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Less demand for IT project managers

Less demand for IT project managers

Businesses around Australia are still outsourcing and cutting costs, creating less demand for some ICT professionals

Job prospects are getting more competitive for IT project managers, while .NET developers and business intelligence are still in high demand, according to a recent skills index.

The Clarius Skills Index found a mixed bag of results across Australia. On a national level, the supply of IT staff increased at a faster rate than demand in the March quarter. However, more than 5500 ICT professionals are still required for projects, which is significantly less than the 9200 shortfall of ICT staff in September.

Linda Trevor, executive general manager of Clarius’ ICT brand, said demand is now 18 per cent lower than a year ago.

“There was very little joy from the recent federal budget except in certain pockets, such as the government-driven ACT market where a handful of projects got funding and [resources],” she said.

While government spending has been cut in sectors such defence, funding has been increased in e-health.

The living away from home allowance will also have an impact on the IT jobs market, particularly in states like South Australia and the Australian Capital Territory.

“While there is demand from the resources-driven Western Australia market, and to a lesser degree the Queensland market, banks and other institutions and some major retail organisations have downsized their IT staff,” Trevor said.

Despite this, there are still sectors of IT which are experiencing shortages. For example, in the ACT there is a shortage in software configuration, software integration, SAP and Siebel development, Release MGT, network specialists, system specialists, virtualisation specialist and mainframe development. There are also shortages in network/systems/server engineers and administrators.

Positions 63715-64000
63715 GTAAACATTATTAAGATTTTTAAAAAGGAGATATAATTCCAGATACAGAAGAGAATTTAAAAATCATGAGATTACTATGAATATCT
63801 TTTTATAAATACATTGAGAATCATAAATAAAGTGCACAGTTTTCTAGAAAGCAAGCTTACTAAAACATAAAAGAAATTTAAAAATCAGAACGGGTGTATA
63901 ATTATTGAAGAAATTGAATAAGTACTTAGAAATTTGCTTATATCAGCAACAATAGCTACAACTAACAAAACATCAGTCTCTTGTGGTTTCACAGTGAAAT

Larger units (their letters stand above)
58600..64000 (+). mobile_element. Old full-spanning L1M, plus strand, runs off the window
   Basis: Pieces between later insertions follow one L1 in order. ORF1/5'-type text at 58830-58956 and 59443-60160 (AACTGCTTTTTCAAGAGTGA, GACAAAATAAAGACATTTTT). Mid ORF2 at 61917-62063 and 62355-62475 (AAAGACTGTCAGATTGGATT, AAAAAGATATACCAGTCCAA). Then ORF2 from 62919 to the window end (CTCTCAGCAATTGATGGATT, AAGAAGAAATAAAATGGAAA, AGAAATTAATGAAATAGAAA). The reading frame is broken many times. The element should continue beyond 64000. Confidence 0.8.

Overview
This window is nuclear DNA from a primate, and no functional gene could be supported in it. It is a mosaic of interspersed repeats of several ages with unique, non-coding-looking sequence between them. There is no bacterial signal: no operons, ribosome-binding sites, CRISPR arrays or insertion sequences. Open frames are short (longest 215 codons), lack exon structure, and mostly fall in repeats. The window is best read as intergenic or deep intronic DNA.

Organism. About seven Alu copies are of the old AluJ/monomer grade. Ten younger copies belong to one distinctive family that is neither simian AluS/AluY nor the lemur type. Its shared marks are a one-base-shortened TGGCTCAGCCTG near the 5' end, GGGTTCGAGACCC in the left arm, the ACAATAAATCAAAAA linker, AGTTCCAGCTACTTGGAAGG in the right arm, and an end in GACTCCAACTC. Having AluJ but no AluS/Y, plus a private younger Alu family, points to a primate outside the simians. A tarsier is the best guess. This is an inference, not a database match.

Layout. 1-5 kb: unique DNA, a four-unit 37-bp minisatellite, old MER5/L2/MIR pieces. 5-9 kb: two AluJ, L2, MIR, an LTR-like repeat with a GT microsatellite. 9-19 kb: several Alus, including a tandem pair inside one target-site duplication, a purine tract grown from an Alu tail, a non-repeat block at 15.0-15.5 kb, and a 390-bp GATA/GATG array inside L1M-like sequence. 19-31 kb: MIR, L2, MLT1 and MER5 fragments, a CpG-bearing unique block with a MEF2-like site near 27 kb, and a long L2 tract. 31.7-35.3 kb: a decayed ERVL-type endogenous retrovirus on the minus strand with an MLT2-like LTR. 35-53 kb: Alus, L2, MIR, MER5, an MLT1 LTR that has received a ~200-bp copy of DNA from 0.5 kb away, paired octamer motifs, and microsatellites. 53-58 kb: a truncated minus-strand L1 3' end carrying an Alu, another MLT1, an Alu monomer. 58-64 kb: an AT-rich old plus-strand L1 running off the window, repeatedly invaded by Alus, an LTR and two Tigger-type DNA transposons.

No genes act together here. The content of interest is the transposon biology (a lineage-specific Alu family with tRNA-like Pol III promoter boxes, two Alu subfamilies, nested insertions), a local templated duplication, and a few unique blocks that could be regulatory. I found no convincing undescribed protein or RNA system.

In Victoria, there remains steady demand for IT professionals with three to 10 years experience.

“The shortages are of candidates across business intelligence, solutions architecture, .NET development, infrastructure architecture and business analysis across software and solutions design,” Trevor said.

Meanwhile, in the Melbourne market, Trevor said there is a high supply of project/program managers, which previously experienced an undersupply.

“...this change means companies are now relying more heavily on their permanent work force,” she said.

In New South Wales, IT projects have been put on hold and there is a lack of IT business spending, with IT services still being outsourced.

“A major financial services company has issued redundancies to areas of their IT department. Another two are considering offering a number of contract staff permanent or fixed-term positions to reduce costs on contract,” Trevor said.

However, there are shortages in business intelligence, mobile development, SAP and IT security.

Further north, Trevor said costs are being cut in the public and private sectors in Queensland, which is resulting in a decline in the need for project managers. However, demand is still being experienced in .NET and java developers, SAP consultants and BI data warehousing resources and continued demand for testers with automation, manual and XML skills.

“But there is also a 100 day recruitment freeze across the government; the only roles approved prior to the election being released are the technical roles within government departments,” Trevor said.

The Clarius Skills Index measures supply and demand of skilled labour in Australia and is based on Australian Bureau of Statistics and Department of Employment, Education and Workplace Relations data, which is analysed by KPMG.

Follow Stephanie McDonald on Twitter: @stephmcdonald0

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